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on 7 May 2013
I think that this is the best yet. It has been amazing to watch the development of these books reading them as I am one immediately after the other. This one has much more depth than the ones before I think. The plot, characters and locations are so much more multifaceted and Rebus himself is becoming ever more appealing as he battles with his demons and yet stays honorable and committed to what he thinks is right. A very good read. I did note, in the acknowledgements a couple of mentions of Bill Kirton and have to say that I have read all of his books and found them most enjoyable, I hope Mr Rankin doesn't mind me mentioning that here. On to the next one - my Rebus fest continues.
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1 of 1 people found the following review helpful
on 21 November 2014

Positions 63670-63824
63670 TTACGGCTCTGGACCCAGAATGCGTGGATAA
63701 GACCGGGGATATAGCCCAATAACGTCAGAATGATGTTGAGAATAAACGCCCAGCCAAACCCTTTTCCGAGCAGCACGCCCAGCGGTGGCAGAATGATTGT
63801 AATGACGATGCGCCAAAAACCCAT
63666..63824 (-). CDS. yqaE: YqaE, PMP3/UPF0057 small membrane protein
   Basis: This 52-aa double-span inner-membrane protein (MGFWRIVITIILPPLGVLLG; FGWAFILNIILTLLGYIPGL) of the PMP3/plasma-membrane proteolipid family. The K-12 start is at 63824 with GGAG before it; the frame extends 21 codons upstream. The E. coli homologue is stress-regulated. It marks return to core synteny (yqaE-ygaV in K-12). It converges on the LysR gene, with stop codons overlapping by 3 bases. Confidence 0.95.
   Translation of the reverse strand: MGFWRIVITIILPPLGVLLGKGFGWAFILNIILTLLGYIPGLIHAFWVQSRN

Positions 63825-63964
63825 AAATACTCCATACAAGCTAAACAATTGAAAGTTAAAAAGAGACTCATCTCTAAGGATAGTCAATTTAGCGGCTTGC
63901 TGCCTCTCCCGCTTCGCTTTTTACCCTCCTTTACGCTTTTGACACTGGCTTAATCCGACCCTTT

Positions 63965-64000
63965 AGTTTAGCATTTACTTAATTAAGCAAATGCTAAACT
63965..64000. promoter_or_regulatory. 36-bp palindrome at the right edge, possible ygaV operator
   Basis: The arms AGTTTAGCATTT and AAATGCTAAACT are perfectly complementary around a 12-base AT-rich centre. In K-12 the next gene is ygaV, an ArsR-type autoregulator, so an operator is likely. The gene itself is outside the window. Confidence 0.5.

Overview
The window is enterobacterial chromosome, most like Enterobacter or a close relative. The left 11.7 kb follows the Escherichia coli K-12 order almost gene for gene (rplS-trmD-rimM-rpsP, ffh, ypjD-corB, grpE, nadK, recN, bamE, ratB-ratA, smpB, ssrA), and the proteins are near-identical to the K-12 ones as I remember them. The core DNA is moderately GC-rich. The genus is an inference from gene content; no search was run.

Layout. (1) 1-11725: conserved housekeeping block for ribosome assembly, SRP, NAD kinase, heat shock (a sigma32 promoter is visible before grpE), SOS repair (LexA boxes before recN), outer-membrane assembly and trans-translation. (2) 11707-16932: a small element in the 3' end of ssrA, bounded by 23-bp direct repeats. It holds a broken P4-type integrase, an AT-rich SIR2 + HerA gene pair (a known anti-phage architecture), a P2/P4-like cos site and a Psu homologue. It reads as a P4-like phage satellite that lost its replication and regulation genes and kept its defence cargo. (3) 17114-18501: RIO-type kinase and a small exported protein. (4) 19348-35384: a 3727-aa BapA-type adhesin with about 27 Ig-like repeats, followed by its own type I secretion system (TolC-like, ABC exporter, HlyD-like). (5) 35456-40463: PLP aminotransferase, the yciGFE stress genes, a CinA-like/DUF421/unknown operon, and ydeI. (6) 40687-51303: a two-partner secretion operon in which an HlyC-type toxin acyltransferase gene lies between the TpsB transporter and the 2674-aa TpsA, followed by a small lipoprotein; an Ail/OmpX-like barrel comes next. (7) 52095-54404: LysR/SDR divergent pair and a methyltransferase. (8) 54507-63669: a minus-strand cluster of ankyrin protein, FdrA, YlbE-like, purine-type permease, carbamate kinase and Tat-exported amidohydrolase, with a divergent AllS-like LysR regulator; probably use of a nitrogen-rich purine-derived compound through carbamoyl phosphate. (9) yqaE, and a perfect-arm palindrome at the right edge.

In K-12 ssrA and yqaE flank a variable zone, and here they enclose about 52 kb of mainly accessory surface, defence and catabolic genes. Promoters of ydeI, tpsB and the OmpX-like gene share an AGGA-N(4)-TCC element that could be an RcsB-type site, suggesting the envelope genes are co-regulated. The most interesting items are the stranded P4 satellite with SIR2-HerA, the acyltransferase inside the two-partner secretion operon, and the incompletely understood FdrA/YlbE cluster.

As usual, this is as good as it gets, A great read, great plots and great humorous comebacks. What a wonderful partnership Rebus and Ian Rankin.
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1 of 1 people found the following review helpful
on 26 March 2015
Thoroughly absorbing and a satisfying read. Very little fluff, the amount of original material is stunning. Can't wait to start the next one.
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on 28 May 2013
I have now read 3 Rebus novels and I am hooked. I have tried a couple of books by different authors since I finished Black and Blue but I was pining for another Rebus. Although there are some horrific crime scene descriptions, I find most of these books amusing and well described. Rankin seems to be able to summon up the atmosphere of a place so well you can almost smell it. I also always have a vision of Ken Stott from the TV series in my mind as I am reading which is very pleasing!
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1 of 1 people found the following review helpful
on 9 February 2014
Only average this one. To much charging about Scotland, the islands & oil made the story a bit disjointed and unbelievably.